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SIM Splitting: A Dangerous Trap For Your Mobile

SIM Splitting: How It Works

Scammers are hitting hard again, this time through your mobile phone - so beware. How does the SIM Splitting work?

In the beginning, criminals try to get as much info as they can about their potential victims. They search through a bunch of social media profiles, attempt to intercept posts via common ways to hack into accounts, try to con the victims into installing malware or simply buy the personal data from third-party groups.

After they get the information they need, crooks proceed to call the victim's mobile phone network, typically from a blank SIM. The scammers then claim that the handset has been lost, stolen or damaged, hoping that they will be able to bluff their way through the security questions - and often they do since they have access to the personal info already.

 

 

If they pass the test, they cancel the old sim and activate a new one. The criminals then ask for all calls and texts to be redirected to a new phone. The victim does not realize anything is wrong until his/her mobile stops working. Often, many people don't think anything of this, assuming there is just a signal problem.

The scammers now try to hack into the victim's online banking to open a new account. Here is easier, since there are fewer security checks, as the account is already in the existing customer's name. Once the account is open, they then transfer cash from that account into the one they control.

If the bank calls or sends a text to confirm that the payment is genuine, the call/text goes to the criminal's phone, who validates anything that needs to be confirmed.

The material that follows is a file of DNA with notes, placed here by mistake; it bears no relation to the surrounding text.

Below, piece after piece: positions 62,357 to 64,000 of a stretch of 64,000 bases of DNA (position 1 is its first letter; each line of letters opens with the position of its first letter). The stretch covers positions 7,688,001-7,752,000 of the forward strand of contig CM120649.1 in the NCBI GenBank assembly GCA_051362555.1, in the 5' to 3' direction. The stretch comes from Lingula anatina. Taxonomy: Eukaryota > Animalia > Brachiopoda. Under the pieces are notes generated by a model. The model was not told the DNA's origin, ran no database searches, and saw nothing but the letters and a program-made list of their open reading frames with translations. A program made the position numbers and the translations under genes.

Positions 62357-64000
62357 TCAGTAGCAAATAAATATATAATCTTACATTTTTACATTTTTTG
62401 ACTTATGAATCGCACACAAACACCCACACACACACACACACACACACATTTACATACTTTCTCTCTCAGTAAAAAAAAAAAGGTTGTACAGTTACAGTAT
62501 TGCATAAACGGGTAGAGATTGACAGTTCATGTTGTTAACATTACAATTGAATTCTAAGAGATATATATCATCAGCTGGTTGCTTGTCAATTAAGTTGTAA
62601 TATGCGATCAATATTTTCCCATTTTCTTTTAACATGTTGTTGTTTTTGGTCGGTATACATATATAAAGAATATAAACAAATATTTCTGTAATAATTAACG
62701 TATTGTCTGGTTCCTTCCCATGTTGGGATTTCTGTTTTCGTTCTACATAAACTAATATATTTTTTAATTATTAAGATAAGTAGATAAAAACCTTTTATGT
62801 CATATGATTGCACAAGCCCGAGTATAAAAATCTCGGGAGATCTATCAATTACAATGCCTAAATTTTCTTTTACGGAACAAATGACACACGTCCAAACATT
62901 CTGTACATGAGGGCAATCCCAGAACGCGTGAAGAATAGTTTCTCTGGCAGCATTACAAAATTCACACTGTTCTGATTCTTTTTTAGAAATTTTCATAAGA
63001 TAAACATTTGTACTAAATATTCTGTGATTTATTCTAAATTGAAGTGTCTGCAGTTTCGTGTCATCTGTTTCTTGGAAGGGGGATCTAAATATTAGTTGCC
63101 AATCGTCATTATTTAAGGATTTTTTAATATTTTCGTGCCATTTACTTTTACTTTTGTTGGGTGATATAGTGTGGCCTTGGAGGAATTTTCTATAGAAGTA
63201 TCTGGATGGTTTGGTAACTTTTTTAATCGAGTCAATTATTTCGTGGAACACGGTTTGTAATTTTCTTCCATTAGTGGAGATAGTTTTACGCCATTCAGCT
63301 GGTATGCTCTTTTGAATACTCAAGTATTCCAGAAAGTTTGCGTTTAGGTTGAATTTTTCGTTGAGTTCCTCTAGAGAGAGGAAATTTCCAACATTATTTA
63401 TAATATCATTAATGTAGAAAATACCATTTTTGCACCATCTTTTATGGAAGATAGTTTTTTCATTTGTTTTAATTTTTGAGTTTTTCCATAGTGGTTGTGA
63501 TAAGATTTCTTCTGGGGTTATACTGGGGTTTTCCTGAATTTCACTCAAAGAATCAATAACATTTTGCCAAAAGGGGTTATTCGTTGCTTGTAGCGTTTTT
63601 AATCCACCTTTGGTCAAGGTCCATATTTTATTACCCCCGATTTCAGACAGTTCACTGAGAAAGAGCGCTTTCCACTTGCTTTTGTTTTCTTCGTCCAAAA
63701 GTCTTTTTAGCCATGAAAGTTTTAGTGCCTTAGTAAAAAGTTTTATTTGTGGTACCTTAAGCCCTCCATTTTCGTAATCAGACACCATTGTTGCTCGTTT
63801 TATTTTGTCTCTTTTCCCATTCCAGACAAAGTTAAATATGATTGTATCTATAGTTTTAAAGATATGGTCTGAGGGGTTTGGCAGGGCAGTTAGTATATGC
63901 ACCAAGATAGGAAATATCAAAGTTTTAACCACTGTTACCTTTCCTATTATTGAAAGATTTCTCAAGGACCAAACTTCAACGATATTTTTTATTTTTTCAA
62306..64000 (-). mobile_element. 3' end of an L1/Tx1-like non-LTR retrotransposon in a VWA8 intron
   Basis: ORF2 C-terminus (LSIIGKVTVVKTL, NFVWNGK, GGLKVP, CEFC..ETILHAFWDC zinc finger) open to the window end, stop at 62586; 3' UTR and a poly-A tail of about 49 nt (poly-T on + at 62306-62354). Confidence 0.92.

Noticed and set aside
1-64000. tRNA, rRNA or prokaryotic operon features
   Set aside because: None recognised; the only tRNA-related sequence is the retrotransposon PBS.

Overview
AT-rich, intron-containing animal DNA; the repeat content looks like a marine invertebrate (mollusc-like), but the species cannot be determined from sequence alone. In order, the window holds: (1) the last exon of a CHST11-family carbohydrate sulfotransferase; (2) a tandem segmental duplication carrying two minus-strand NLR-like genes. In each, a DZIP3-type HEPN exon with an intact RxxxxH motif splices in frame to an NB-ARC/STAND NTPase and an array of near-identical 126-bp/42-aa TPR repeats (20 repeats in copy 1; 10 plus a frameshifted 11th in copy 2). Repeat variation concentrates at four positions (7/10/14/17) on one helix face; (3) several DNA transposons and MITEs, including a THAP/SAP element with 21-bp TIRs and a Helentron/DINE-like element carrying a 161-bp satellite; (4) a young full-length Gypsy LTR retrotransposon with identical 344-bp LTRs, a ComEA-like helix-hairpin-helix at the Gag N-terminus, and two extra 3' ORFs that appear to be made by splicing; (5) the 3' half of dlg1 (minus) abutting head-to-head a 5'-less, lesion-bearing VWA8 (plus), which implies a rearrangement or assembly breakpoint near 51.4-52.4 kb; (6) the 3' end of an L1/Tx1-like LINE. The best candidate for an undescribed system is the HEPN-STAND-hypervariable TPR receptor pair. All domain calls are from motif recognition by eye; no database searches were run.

two mobile phone sim splitting

 

SIM Splitting Scam: How to Avoid

Ignore the questionable links that come with your emails. Unless you are certain that the email has come from someone legitimate, do not click on it. The most common scam emails claim to be from banks. Look at the browser and see if the spelling of the bank is right, or if the domain starts with "https" (which is how it should be) instead of "http", when it comes to financial institutions.

 

 

If you do find a virus on your computer and your devices act weird, you should disconnect from the internet right away. Then get help from a specialist on the best way to get it off your machine. Make sure that you have a decent anti-virus software installed on all of your machines.

We're sure you heard this before, but never use the same password for more than one account. This prevents further accounts being taken over should the scammers get hold of an account in your name. Create a system that makes you remember your passwords easily. Mix lower and upper case letters and include numbers are particularly useful in a way that is easy to remember. It can be done.




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